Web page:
The U.S. Department of Justice ordered nearly 1,000 of its attorneys who work in the agency’s Civil Division to take a one-hour ethics course, after a judge found that federal lawyers misled him during an immigration case, Politico reported.
U.S. District Judge Andrew Hanen found that attorneys fighting a lawsuit brought by 26 states against President Barack Obama‘s immigration policies deliberately led him to a false conclusion. Judge Hanen reportedly found that the lawyers led him to believe that none of the President’s 2014 changes to the Deferred Action for Childhood Arrivals (DACA) program had taken effect, when that was incorrect. Judge Hanen originally wanted three hours of ethics training for every Washington-based Justice Department attorney who appears in court in those 26 states. The judge put the order on hold, allowing another submission from the DOJ. The new ethics course may be a measure geared towards appeasing the judge, according to Politico.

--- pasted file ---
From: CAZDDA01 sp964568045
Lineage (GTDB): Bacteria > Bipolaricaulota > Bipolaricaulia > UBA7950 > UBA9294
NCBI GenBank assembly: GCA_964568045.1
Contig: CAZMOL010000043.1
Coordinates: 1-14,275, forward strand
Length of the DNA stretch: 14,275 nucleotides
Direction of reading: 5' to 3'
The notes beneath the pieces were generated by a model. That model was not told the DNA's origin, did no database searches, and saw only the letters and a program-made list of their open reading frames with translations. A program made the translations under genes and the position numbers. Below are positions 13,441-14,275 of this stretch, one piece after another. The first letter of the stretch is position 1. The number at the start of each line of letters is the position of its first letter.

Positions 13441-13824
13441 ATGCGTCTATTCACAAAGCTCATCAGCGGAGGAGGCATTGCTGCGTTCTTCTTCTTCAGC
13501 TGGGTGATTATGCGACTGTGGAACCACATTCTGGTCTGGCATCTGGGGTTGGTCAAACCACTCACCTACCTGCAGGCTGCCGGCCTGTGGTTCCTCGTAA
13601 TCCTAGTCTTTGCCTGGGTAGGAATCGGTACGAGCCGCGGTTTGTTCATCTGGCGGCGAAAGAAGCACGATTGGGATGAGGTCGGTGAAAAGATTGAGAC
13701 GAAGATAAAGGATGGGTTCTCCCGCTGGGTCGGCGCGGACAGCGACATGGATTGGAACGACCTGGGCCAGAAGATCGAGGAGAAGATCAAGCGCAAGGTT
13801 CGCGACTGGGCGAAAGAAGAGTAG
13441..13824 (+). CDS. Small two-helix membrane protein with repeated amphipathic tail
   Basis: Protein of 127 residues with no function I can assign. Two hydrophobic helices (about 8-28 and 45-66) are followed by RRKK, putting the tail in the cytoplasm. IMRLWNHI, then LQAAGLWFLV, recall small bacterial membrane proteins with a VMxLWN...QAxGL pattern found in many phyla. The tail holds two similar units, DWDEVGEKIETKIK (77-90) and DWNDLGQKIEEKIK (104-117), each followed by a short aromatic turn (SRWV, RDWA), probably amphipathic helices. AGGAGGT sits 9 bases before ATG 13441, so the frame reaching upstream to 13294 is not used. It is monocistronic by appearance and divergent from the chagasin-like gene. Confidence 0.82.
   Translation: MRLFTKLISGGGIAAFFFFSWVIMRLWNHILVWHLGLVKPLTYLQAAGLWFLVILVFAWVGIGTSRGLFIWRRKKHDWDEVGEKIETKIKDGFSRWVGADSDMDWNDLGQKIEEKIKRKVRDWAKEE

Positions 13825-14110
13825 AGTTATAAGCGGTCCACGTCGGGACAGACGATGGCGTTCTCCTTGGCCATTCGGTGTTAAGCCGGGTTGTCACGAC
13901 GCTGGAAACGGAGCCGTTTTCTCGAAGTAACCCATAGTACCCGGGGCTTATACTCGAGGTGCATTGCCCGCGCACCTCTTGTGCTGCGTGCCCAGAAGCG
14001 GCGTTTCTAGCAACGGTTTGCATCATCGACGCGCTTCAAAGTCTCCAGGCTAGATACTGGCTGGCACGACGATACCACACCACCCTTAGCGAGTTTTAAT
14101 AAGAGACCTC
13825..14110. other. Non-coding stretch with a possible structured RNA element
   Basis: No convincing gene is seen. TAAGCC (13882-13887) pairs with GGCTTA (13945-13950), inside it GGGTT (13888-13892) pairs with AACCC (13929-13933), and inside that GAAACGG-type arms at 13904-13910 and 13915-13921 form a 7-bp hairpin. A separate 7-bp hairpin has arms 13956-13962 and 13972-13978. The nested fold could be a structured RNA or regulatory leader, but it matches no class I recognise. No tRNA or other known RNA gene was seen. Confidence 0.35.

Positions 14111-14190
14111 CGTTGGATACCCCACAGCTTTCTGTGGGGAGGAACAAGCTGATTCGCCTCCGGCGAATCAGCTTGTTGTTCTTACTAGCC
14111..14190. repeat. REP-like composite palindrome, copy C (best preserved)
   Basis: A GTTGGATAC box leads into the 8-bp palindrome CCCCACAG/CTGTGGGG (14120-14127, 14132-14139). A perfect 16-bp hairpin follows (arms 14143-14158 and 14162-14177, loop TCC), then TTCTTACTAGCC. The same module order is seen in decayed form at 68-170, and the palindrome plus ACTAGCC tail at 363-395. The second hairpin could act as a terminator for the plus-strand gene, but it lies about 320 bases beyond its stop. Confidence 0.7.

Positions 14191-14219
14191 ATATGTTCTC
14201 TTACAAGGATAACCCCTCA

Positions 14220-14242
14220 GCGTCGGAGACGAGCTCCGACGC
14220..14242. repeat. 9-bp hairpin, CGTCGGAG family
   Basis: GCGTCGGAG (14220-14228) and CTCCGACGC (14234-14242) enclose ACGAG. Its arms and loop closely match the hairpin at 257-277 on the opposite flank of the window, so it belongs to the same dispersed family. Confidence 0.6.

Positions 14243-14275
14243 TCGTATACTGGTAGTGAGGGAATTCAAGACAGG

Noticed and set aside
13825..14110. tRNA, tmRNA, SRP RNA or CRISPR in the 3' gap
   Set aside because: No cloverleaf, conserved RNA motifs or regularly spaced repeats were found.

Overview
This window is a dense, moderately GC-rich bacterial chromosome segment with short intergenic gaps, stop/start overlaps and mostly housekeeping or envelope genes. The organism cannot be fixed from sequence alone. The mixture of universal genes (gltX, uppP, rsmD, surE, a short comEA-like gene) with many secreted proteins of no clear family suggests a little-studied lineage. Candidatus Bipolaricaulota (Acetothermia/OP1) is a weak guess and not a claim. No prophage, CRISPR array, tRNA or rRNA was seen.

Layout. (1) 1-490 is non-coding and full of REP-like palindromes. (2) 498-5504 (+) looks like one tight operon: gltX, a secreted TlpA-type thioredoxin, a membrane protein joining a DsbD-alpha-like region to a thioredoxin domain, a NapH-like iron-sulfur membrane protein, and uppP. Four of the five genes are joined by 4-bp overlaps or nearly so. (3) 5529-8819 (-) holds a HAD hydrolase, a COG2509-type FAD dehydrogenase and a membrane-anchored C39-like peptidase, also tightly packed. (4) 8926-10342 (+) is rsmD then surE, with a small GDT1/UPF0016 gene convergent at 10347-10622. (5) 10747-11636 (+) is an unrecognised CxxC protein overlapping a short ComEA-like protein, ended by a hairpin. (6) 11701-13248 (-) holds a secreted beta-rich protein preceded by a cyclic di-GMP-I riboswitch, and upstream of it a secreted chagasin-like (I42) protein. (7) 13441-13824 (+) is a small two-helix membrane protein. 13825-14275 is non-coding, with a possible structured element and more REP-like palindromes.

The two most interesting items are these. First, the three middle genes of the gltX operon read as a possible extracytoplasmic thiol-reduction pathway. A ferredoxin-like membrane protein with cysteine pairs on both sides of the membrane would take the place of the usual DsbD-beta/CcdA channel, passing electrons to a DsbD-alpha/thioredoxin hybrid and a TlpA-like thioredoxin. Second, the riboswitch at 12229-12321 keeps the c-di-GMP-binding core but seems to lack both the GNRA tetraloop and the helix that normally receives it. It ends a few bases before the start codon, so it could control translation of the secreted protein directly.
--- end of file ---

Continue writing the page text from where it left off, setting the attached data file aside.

In a filing released on Monday that was obtained by Politico, the DOJ denied any intentional wrongdoing. However, they did say, “We do not dispute that we made mistakes that led to the unfortunate circumstances here.”
The newly-ordered ethics course is in addition to the attorneys’ existing training requirements.
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